• Younes, M. (2015).  Grief and bereavement in Israel: Jewish, Muslim, and Christian Perspectives. In J. Cacciatore, & J. DeFrain (Eds.).  Death and grief from a cultural perspective.  Springer Publishing Co.

  • Younes, M. & Klein, S. A. (2014).  The international adoption experience: Do they live happily ever after? Adoption Quarterly, 17 (1).  65-83. DOI: 10.1080/10926755.2014.875090.

  • Younes, M. (2013).  Contextualizing oppression and family violence in Israel. In S. Asay, J. DeFrain, M. Metzger, B. Moyer (Eds.), Family violence from a global Perspective: A strengths-based approach. Sage Publications. 

  • Younes, M. (2011). Unveiling prostitution and human trafficking in Israel.  In R. L. Dalla, J. DeFrain, Baker, L., and C. Williamson (Eds.), Global perspective of prostitution and sex trafficking (Vol.1: Africa, Middle East, Asia, and Oceania). Lanham, MD:  Lexington Publishers, Inc.

  • Younes, M., & Killip, E. (2010).  Forever changed: The transformation of rural American through immigration. Contemporary Rural Social Work, (2). 1-16. 

  • Younes, M. (2007).  The resilience of families in Israel: Understanding their struggles and appreciating their strengths.  In J. DeFrain & S. Asay (Eds.), Strong families around the world: Strengths-based research and perspective (pp. 101-117). Binghamton, N.Y: Haworth.

  • Younes, M. (2007).  The resilience of families in Israel: Understanding their struggles and appreciating their strengths.  Marriage and Family Review, 41(1/2). 101-117.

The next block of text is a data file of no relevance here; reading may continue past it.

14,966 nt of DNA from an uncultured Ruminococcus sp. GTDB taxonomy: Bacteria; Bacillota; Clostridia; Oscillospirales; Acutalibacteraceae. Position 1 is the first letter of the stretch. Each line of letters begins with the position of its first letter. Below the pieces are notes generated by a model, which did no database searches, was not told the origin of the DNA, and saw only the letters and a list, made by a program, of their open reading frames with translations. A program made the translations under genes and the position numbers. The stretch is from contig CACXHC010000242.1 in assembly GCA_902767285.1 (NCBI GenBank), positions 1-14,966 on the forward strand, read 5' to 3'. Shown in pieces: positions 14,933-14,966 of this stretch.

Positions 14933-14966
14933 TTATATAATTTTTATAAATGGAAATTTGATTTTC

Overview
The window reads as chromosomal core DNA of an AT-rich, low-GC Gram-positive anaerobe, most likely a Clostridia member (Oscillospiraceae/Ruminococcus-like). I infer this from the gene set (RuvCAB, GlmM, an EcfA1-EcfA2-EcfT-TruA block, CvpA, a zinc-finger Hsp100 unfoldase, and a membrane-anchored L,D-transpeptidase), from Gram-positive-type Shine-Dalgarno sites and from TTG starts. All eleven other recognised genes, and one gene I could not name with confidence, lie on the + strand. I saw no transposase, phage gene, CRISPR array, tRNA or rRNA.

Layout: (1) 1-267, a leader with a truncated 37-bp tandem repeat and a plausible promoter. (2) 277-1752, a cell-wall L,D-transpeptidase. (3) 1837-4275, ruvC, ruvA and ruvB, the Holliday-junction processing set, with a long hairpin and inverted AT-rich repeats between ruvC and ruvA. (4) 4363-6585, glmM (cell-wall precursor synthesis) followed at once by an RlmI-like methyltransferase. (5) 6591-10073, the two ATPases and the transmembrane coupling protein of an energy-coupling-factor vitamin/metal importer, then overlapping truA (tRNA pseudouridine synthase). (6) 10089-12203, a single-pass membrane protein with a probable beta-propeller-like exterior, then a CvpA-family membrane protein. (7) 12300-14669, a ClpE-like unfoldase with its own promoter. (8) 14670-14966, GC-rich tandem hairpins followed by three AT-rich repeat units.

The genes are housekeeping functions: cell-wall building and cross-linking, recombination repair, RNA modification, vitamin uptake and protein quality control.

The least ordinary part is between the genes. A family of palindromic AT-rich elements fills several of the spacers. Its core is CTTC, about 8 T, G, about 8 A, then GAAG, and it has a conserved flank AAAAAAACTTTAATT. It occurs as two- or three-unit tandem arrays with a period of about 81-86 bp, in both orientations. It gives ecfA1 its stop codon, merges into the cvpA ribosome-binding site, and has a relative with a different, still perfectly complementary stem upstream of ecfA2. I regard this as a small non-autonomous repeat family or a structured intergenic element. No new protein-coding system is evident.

• Younes, M., & Harp, M. (2007).  Addressing the impact of foster care on biological children and their families.  Child Welfare Journal, 86(4). 21-40. 

  • Asay, S. M., Younes, M. N., & Moore, T. (2006).  The cultural transformation model: Promoting cultural competence through international study experiences.  In R. R. Hamon (Ed.)., International family studies: Developing curricula and teaching tools (pp. 85-99).  New York: Haworth Press, Inc. 

  • Younes, M.N., & Asay, S. M. (2003).  The world as a classroom: The impact of international study tours on students.  College Teaching, 51(4), 141-147.

  • Younes, M. (Spring, 2003).  Coming full circle: Putting advocacy ethics into action.  The New Social Worker, 10 (2).  8-9.

  • Younes, M., & Asay, S.M.  (1998).  Resilient women:  How female graduate students negotiate their multiple roles.  College Students Journal, 32(3).

  • Younes, M. (1996).  The gatekeeping dilemma in undergraduate social work programs: Collision of ideal and reality.  International Social Work, 41(2).


  • 2019 The Alumni Award for Excellence in Public Service. College of Public Affairs & Community Service, University of Nebraska at Omaha.
  • 2018 Leland Holdt/Security Mutual Life Insurance Company Distinguished Faculty Award
  • 2009 Nebraska Social Worker of the Year.  Nebraska Chapter-NASW
  • 2005 Fulbright Scholar: Thailand & Myanmar
  • 1999 Governor’s Recognition Award for Commitment to Nebraska’s Children.
  • 1985- Outstanding Young Woman of America